The story of the immigrant is one that you can still hear today, but the story of changing identity can be a little harder to pin down. When does someone consider him or herself an American vs. when is one seen as an American? Is it when they are officially a citizen? When they participate in American holidays such as the 4th of July? Or is it when they lose their accent? Alan M. Kraut explores this in Doing as Americans Do: The Post-migration Negotiation of Identity in the United States. Kraut digs into what society says it is to be American and how this idea has excluded people from society, jobs, and experiences. Historically, in an attempt to blend in and more easily assimilate into American some immigrants sought surgery to change facial features to be more western European. This created its own tension as people within the immigrant community accused the person of “selling out” their heritage, yet having the surgery didn’t automatically make the person be viewed as American. It could leave an individual in cultural limbo.
In Minneapolis the Somali population is welcomed, watched, but welcomed. There are services available to them, English lessons, English and Somali speaking teachers in the schools, programs to help them find jobs, financial support until they find work, and help finding affordable housing. In the Cedar-Riverside neighborhood in Minneapolis is the heart of the Somali population in Minnesota.
The Somali population in Minnesota isn’t a coincidence. It’s calculated. The people arriving in the state each day are doing so because they have heard, through word of mouth, that Minnesota will take them. Some of the people arriving have come alone, on a refugee visa, others are families who are reuniting after spending months or years apart. Minnesota has become a safe haven for many of them.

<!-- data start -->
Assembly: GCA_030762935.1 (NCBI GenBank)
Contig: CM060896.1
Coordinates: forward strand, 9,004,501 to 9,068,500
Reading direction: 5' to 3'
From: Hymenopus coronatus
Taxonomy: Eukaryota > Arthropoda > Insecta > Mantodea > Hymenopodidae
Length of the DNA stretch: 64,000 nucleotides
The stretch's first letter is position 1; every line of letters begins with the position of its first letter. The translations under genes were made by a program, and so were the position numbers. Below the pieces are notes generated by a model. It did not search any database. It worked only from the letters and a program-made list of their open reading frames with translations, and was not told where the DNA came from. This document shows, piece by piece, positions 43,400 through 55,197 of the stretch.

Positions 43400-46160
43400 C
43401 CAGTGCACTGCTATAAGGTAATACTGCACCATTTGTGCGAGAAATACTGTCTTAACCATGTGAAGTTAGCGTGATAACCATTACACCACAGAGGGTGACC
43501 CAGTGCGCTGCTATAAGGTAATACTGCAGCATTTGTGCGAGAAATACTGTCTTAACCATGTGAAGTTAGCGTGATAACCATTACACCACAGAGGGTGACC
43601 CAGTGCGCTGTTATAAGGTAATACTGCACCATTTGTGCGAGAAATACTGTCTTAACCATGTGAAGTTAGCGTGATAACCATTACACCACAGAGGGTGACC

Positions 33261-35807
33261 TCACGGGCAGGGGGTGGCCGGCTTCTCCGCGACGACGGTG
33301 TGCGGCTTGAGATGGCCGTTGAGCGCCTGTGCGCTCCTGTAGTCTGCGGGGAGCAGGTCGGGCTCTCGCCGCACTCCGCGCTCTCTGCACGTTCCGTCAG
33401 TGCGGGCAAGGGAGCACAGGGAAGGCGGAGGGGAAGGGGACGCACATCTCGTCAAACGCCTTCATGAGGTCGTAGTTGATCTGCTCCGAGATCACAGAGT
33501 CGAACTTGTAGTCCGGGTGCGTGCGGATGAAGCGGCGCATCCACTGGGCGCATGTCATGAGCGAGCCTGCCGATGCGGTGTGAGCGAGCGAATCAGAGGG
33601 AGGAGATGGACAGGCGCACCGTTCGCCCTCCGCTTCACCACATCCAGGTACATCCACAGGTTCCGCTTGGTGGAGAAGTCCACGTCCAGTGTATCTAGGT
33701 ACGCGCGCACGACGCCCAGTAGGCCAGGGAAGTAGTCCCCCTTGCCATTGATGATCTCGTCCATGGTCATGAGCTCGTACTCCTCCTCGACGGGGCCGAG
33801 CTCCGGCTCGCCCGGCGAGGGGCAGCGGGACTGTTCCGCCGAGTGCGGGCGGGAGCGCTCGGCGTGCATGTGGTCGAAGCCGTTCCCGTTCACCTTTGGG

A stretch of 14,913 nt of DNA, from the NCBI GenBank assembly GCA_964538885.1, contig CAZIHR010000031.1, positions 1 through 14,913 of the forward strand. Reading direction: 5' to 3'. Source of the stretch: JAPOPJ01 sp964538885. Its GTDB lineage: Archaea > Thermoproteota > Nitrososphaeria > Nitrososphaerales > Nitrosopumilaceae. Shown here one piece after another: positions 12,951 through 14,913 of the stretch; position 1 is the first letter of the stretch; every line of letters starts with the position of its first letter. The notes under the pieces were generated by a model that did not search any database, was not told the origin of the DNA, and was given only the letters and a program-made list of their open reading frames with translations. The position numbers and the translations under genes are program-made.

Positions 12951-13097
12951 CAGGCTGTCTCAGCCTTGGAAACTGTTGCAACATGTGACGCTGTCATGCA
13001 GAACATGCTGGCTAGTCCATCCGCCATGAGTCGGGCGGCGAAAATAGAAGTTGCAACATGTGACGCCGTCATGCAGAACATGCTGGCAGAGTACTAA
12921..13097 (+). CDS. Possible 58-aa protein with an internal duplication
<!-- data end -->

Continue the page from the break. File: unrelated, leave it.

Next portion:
The Somali community is facing many of the same issues that immigrants in the early 20th century faced. The issues have not changed, just the laws surrounding them. Then new population of Somali immigrants still struggle to find jobs, in part because of the language barrier, in the U.S. speaking another language is only seen as an asset if you also speak English fluently. For many of these new arrivals English isn’t something they have learned in advance. Another challenge many of them face is the fact that some children have had barely if any school. In Somalia many of the schools have been closed due to the wars between the clans, meaning that many children coming to the U.S. have had little or no experience in a school system. This makes the transition hard for children who are trying to learn a new routine of being in a classroom.
Even though Minnesota is welcoming, and many immigrants find a place in the Twin Cities there is still culture clash. Mohja Kahf beautifully and exquisitely expresses what it is like to live in the middle of this culture clash in her poem My Grandmother Washes Her Feet in the Sink of the Bathroom at Sears. She tells of her Syrian grandmother’s rituals before prayer and the clash of cultures when she is seen washing her feet in Sear’s bathroom by white women. 
Cedar-Riverside experiences some of this same culture clash in a different setting. The local Starbucks is a meeting place for the men of the Somali community to come together every afternoon and talk. During this time it is not a place for women, but women from the community who are not Somali still stop there for coffee, unwelcomed by the men. It creates tension in the community, as it becomes a silent battleground for space. More than anything I find that the examples from these readings and my own experiences show that a lack of understanding between two cultures can cause more issues than needed. Programs already in place, such as ESL classes, have been adjusted to better fit the experiences of their students who may have not spent much time in the structured environment of the American school system. This is just one change but understanding that you can’t force someone to give up their heritage for them to be considered American is a big step in creating cultural dialogue.
Photo Credit: edkohler, https://commons.wikimedia.org/wiki/Category:Cedar-Riverside,_Minneapolis#/media/File:Wadajir_Grocery.jpg
 Alan M. Kraut, “Doing as Americans Do: The Post-migration Negotiation of Identity in the United States,” Journal of American History 101, no. 3 (December 2014): 716.
Minnesota Historical Society, “Becoming Minnesotan: Stories of Recent Immigrants and Refugees.”
Beth Hawkins, “Innovative program in Minneapolis helps Somali children ease the transition to school,” MinnPost. October 11, 2013.
 Mohja Kahf, “My Grandmother Washes Her Feet in the Sink of the Bathroom at Sears,” from Emails from Scheherazad.